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Hairball Control Hairball Control
Digestion in cats is often complicated by the ingestion of large amounts of hair during grooming. To keep your cat healthy, here are the trouble signs to watch for, plus the options you can use to control hairballs and minimize the problems they can cause.

Why cats have bad hair days

Your cat grooms herself frequently, licking her fur right down to the tip of her tail. While this fastidious cleaning improves her appearance, it creates yet another problem…disposal of the wet, ingested hair, commonly referred to as a hairball.

Your cat's hair does not pass easily through her gastrointestinal tract, nor can her stomach and pancreatic enzymes digest it. Normally, most of the hair she swallows is expelled in her stool. Problems occur, however, when her hair doesn't get excreted, and instead forms into a dense hairball, or mat, in her stomach. Your cat must now vomit the hairball, usually in a fit of disturbing coughing and choking. Hairball Control

Don't wait until problems become serious

It is normal for your cat to have hairballs occasionally. However, if she must deal with them frequently, dangerous problems can develop. Hairballs can block her intestinal tract, making it impossible for her to either vomit or eliminate. In fact, twenty-five percent of all impaction cases (something "stuck" in the digestive tract) that veterinarians see are due to hairballs. Signs of a major hairball problem, and possible impaction:

  • Vomiting of undigested food
  • Dry retching
  • Inability to defecate
  • Diarrhea
  • Swollen abdomen
If you suspect your cat is impacted, see your veterinarian immediately. Your veterinarian has several options to resolve impactions, but serious blockages may require surgical removal. It is far better that you use preventive practices, and provide assistance with existing hairballs, before such problems occur.

Preventive and management options

We do not suggest you use homemade products containing butter or oils, because they can bring about other digestive problems, or be absorbed by the cat's system before they have a chance to work. There are a number of effective ways you can help your cat deal with hairballs. Used routinely, they can help keep hairballs from forming:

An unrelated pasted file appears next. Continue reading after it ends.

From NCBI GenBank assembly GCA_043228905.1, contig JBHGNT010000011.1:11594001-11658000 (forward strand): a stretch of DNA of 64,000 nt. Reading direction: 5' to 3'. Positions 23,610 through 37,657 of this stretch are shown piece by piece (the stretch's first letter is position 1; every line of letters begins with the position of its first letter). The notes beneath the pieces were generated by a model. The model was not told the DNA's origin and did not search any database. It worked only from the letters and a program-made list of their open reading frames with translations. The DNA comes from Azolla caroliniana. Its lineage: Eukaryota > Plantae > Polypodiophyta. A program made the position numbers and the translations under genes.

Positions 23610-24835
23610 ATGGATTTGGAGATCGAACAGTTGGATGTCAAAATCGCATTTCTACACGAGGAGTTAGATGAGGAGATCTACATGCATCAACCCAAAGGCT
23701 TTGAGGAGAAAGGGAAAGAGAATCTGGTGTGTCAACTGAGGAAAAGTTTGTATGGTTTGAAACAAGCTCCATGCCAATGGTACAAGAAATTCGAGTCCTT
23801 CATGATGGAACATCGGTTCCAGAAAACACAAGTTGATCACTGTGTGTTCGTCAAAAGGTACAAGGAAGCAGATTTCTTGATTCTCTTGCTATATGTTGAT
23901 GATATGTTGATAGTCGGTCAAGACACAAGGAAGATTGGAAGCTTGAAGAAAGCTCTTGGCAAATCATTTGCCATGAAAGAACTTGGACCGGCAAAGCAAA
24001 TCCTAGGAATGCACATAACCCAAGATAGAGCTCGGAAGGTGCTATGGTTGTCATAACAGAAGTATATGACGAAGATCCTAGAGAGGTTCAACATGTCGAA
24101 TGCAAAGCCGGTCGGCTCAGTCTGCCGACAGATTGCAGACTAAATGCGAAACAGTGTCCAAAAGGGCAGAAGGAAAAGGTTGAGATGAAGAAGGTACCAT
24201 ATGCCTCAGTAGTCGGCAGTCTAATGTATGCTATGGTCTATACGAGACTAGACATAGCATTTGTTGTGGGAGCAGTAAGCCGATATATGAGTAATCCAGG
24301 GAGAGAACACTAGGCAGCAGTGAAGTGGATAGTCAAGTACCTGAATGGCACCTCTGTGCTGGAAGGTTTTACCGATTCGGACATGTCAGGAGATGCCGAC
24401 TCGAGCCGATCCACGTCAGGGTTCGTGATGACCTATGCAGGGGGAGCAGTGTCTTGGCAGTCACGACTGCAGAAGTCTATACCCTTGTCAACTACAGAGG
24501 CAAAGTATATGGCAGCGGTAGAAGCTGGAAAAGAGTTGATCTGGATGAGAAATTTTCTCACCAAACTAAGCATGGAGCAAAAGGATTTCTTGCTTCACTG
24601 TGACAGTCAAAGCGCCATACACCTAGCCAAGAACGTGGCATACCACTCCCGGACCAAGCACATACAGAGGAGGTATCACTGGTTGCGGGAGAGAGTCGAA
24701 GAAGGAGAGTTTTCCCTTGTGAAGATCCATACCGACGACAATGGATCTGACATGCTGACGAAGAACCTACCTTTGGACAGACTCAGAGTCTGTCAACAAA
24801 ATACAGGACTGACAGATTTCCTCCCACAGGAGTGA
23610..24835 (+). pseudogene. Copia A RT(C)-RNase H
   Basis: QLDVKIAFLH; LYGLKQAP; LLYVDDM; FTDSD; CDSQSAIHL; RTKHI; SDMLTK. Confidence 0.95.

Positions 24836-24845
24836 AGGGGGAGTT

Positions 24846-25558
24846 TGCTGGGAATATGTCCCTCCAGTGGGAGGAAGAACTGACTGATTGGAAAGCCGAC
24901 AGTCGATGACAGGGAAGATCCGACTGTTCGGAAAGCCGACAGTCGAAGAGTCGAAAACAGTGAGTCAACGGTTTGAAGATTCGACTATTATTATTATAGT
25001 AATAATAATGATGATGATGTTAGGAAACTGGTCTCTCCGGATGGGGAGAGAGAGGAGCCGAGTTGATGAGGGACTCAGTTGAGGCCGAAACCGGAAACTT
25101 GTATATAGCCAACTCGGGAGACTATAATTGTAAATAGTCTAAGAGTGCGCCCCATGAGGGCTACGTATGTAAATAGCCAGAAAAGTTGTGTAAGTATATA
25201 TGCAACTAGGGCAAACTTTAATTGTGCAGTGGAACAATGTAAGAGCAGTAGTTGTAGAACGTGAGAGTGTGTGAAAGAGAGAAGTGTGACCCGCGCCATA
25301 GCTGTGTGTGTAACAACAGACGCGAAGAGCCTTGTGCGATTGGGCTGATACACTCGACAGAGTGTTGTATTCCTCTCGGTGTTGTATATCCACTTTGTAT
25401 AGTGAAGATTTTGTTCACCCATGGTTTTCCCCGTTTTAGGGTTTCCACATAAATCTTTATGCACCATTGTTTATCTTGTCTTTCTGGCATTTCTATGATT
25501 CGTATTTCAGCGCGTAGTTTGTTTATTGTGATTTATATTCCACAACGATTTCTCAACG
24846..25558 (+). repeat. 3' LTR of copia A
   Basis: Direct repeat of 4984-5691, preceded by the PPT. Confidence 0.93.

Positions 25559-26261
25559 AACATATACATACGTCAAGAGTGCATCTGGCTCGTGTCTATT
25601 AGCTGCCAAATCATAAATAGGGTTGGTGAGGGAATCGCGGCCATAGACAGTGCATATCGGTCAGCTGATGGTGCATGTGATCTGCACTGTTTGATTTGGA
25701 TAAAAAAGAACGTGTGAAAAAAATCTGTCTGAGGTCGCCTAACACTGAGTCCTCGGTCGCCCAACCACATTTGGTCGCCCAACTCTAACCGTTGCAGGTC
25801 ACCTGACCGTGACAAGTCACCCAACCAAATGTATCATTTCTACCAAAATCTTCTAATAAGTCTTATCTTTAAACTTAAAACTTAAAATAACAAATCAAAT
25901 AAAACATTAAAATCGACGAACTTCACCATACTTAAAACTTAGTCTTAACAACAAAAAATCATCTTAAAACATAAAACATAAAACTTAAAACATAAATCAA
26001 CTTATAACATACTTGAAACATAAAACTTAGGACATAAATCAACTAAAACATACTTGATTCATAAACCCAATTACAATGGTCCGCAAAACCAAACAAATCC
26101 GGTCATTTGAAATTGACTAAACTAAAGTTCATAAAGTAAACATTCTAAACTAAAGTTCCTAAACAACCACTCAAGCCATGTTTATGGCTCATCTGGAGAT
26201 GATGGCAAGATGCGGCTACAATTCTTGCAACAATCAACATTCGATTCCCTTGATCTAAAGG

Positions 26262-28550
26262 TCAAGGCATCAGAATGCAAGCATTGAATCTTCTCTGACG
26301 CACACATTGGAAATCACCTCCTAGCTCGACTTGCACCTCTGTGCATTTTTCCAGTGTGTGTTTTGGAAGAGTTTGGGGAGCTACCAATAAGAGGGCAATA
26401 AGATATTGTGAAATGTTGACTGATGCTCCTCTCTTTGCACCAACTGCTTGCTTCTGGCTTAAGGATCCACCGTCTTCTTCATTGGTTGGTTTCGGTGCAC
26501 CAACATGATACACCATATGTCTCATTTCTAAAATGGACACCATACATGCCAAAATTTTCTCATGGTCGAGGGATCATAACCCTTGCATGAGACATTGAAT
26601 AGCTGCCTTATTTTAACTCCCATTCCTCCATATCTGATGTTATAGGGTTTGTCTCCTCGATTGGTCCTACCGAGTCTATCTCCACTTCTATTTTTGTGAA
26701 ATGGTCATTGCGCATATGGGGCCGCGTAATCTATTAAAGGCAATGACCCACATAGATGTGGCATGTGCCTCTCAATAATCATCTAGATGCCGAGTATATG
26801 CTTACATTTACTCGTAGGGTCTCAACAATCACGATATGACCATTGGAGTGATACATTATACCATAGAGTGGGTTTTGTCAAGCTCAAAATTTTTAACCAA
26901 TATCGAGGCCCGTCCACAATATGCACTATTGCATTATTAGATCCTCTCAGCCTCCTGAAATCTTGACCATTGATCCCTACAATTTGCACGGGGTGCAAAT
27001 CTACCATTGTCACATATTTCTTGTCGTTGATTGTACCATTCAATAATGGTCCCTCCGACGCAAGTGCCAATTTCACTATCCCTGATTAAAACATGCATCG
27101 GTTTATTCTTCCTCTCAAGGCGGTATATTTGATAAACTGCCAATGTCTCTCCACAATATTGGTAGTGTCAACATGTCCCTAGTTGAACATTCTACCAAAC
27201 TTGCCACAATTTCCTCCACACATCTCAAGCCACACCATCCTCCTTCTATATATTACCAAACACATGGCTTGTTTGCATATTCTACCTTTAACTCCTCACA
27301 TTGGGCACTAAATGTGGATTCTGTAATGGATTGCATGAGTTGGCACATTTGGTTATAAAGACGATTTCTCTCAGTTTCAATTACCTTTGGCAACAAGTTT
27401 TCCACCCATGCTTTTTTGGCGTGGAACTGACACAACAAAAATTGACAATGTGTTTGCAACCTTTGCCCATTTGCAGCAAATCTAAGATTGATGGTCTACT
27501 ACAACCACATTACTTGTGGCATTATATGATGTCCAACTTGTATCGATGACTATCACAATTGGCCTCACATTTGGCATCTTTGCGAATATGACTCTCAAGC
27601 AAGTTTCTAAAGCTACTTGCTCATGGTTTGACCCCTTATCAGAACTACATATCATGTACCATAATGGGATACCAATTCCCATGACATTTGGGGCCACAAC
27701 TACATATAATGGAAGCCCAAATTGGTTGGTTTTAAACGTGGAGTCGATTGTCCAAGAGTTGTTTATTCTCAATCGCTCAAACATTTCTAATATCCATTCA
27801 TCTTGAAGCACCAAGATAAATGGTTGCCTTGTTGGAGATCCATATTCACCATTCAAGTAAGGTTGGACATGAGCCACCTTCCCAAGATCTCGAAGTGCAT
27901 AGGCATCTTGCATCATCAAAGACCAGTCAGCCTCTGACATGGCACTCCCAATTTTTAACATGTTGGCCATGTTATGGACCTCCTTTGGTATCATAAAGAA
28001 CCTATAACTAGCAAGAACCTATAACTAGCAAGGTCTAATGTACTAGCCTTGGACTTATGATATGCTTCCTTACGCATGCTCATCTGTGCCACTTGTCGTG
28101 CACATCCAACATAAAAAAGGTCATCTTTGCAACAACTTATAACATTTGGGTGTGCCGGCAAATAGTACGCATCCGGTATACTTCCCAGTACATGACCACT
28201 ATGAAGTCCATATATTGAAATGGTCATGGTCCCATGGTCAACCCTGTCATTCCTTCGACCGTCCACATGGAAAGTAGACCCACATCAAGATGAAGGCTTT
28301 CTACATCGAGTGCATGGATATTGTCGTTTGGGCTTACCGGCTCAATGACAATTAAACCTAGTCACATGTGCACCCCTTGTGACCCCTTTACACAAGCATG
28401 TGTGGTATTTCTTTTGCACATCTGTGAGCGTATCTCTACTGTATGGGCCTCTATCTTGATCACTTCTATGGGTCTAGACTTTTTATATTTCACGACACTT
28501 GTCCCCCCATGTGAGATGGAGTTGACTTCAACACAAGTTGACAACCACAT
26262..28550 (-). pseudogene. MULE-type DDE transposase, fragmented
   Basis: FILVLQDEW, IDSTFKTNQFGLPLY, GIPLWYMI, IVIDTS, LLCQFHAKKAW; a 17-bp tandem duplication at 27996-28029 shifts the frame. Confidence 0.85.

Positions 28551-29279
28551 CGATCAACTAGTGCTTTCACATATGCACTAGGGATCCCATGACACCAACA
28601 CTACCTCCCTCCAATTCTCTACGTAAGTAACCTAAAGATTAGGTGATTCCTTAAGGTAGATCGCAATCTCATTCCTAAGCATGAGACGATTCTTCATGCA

Dual-Sided Grooming Brush
  • Grooming - Because cats are always grooming themselves, many owners do not realize that their cat will readily accept and appreciate brushing to remove loose hair. Brushing is the fastest and easiest way to reduce hair ingestion, and it also helps keep it off your furniture. There are many specialized cat grooming tools, including:
    • The Dual-Sided Brush teases out snarls and tangles with the pin brush side, and use the bristle side to bring out the shine of your cat's coat.
    • Ergonomic Brushes is designed to conform to your hand and wrist movement. Love Glove Grooming Glove
    • The Love Glove enables you to lift away cat hair with soothing strokes.
  • Fiber - Other hairball remedies are available to add bulk and moisture to your cat's stool, making it easier to pass:
    • Cat grass grows fast and is easy to care for. It costs very little, and provides a renewable resource of enjoyment for your cat. A chemical-free, controlled source of fiber, indoor cat grass is a worry-free option.
  • Laxatives - Petroleum-based laxatives and hairball remedies, flavored to make them palatable for your pet, coat the swallowed hair and stool, allowing it to pass through your cat's digestive system. Drinkwell Pet Fountain
  • Water - Nothing is more important to your cat's digestion than fresh, clean water. To optimize water intake, provide water in the fashion your cat prefers:
    • If your cat likes running water, the Drinkwell Fountain is the perfect solution. It continuously recirculates water at the flow rate you set.
    • If your cat likes to drink from a pool, the Lixit Water Fountain is a gravity-style dispenser with a 64 oz. continuous reservoir. You cat's bowl will always be fresh and full.
Hairballs may be a natural part of being a cat, but they do not have to be a source of misery. If you employ preventive measures, but see no improvement in your cat over time, be sure to consult with your veterinarian.
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